One of the loveliest memories of my childhood years was purchasing cigarettes and the newspaper for my father from the periptero of kyr Aleko down the road, on the corner of Makrygianni and Metamorphoseos streets at Moschato, a suburb in the southwestern part of Athens.

The first time my father sent me there, I beamed with pride as this trip to the Greek kiosk, at the heart of every neighbourhood, meant that I was old and trustworthy enough to undertake such a difficult mission.

I remember my head, barely reaching the window, yelling out to kyr-Aleko, the periptera, so that he would notice me.

“Hello, Maraki,” he said.

“A 22 and an Eleftherotypia,” I replied.

After successfully fulfilling my task, I began to go time again and kyr Alekos always made sure he filled my hand with sweets, chewing gum at 1 1/2 a drachma per gum and anything else to get me out of his hair.

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These memories were reignited when I entered the Neos Kosmos office and saw a paper miniature hand-made periptero, created by the talented Tasos Kolokotronis.

The little miniature took me to another time and place, to a place of youth. Sounds and scents were rekindled. I remembered the chocolates, ice creams, sweets, and every Tuesday when yiayia Froso would take me by the hand after the laiki (market) to offer me any 1 1/2-drachma treat which caught my fancy.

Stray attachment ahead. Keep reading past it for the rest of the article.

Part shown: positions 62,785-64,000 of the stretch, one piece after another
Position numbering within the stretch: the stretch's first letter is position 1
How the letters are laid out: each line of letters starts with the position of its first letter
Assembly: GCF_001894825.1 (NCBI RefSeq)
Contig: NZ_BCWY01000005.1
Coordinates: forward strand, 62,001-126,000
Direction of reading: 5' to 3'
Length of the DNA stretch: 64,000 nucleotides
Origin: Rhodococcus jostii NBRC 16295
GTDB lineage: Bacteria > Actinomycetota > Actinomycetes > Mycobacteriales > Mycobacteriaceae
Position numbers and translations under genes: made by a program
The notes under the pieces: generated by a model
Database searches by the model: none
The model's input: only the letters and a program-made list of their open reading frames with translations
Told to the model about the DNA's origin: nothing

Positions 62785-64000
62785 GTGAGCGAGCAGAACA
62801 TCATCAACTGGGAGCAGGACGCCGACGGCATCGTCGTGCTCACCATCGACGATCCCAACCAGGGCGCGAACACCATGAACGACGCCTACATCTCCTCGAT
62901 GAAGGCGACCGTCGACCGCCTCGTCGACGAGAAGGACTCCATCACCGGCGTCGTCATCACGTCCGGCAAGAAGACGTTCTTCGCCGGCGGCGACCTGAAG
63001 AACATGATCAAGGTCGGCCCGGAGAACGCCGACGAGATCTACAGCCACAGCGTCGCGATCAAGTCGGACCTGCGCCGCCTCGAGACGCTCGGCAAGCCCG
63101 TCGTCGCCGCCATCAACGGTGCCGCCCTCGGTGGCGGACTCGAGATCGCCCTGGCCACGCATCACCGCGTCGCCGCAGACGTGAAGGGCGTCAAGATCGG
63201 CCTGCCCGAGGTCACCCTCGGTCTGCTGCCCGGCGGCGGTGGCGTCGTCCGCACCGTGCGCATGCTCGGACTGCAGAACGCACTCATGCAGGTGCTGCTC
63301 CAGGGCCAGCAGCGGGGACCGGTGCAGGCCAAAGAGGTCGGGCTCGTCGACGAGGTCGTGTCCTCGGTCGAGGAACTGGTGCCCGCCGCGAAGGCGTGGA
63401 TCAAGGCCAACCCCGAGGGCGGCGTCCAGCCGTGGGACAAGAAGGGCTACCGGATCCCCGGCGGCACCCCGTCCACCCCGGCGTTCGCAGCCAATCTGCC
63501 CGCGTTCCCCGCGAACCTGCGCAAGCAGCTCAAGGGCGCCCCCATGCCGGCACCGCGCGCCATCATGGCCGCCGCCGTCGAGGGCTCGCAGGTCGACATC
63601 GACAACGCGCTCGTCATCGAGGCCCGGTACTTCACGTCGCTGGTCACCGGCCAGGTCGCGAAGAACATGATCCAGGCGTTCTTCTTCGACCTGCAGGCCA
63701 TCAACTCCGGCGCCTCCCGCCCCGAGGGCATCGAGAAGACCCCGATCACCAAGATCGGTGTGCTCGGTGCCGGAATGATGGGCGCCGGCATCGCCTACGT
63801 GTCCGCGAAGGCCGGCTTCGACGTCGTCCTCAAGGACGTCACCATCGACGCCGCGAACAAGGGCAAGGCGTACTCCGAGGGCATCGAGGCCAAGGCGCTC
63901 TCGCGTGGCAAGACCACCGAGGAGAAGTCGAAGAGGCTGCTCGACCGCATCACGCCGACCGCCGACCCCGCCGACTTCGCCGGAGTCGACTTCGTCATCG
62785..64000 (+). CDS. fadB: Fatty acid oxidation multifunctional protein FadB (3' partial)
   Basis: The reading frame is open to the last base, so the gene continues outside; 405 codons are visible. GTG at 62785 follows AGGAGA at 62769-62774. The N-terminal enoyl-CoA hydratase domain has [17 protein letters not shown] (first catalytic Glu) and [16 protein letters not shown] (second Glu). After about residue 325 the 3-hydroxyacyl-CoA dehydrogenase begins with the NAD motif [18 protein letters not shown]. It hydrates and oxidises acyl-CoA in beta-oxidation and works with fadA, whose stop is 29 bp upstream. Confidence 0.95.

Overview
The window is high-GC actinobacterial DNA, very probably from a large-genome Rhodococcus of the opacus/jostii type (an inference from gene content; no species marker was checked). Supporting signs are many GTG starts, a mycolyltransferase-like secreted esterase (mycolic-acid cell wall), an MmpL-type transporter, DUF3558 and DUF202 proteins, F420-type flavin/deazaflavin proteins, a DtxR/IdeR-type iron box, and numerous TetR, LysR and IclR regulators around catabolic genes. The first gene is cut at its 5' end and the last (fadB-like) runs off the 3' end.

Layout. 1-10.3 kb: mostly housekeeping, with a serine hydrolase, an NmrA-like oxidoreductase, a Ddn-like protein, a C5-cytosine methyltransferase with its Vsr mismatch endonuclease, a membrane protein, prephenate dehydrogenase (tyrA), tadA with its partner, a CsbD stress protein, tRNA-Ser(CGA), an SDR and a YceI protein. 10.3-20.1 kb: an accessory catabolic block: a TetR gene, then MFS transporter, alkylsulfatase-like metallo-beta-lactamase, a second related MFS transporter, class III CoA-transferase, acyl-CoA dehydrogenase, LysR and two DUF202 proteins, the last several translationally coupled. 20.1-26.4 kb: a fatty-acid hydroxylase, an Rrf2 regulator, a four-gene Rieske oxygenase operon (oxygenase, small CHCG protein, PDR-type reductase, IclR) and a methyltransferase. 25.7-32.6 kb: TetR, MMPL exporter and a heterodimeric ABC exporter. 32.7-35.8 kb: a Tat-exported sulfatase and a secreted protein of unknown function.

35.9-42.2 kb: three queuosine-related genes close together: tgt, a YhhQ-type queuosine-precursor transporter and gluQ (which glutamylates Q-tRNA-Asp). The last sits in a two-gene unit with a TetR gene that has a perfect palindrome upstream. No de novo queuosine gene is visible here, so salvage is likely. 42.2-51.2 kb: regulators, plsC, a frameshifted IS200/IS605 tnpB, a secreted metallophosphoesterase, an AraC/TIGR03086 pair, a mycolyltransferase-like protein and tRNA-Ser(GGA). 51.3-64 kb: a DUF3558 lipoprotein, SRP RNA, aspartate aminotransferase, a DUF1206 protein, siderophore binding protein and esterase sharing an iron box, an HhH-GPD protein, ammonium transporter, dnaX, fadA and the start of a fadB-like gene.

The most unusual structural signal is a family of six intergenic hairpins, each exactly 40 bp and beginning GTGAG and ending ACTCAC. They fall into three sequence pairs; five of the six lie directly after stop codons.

And kyr Aleko, a neighbourhood fixture, saw me grow up through his little periptero window until one day I bought my own cigarettes, lying to kyr Aleko that they were for an uncle or some visitor. And I used the little red phone on the side of the periptero to call the young man of my romantic girl’s fancy, lying yet again to kyr Aleko that the phone at home had malfunctioned and I needed to call a classmate for homework. He’d say, “Entaxi, Maria”, trying to convince me that I had convinced him.

The last time I saw kyr Aleko, his black curly hair had turned all white and wasn’t as thick as it used to be. He had a tough time getting into his tiny periptero. But his smile was as bright and happy as always. His voice was familiar and friendly, and he spoke to my own two-year-old daughter with the same kindness he had spoken to me so many years ago. “What would you like, little girl?” he asked.

In Australia the notion of a periptero doesn’t even exist, and my youngest daughter doesn’t even remember what they are.

I struggle sometimes to tell my Greek Australian students about the humble periptero.

So when I saw the little periptero created by Mr Kolokotroni I felt enthusiasm and was moved. His work, a testament of our Greek memories and childhood.

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Tasos Kolokotronis’ periptero

“Periptero and peripterades, which once operated as mini markets and corner stores, are disappearing from the squares and pavements of Greece,” he told Neos Kosmos. “They sold various items, mainly newspapers, cigarettes, magazines, etc. Beside them were EVGA refrigerators with ice creams, juices and soft drinks, even milk, and they also had a public phone and were a source of information for the area. You could find hundreds of little things there,” he said.

“In the summer of 1994, my wife and I were on a holiday to Athens and at a periptero near Syntagma Square we saw Neos Kosmos being sold. We were curious. How could Neos Kosmos be sold in Athens? I asked the periptera to give me Neos Kosmos, and he said: ‘We don’t sell it here countryman. It was brought to me from my brother in Melbourne and I advertise it. They come, ask me what it is doing here, and always end up buying something else.’,” Mr Kolokotroni said, remembering that he too asked for a Makedonia.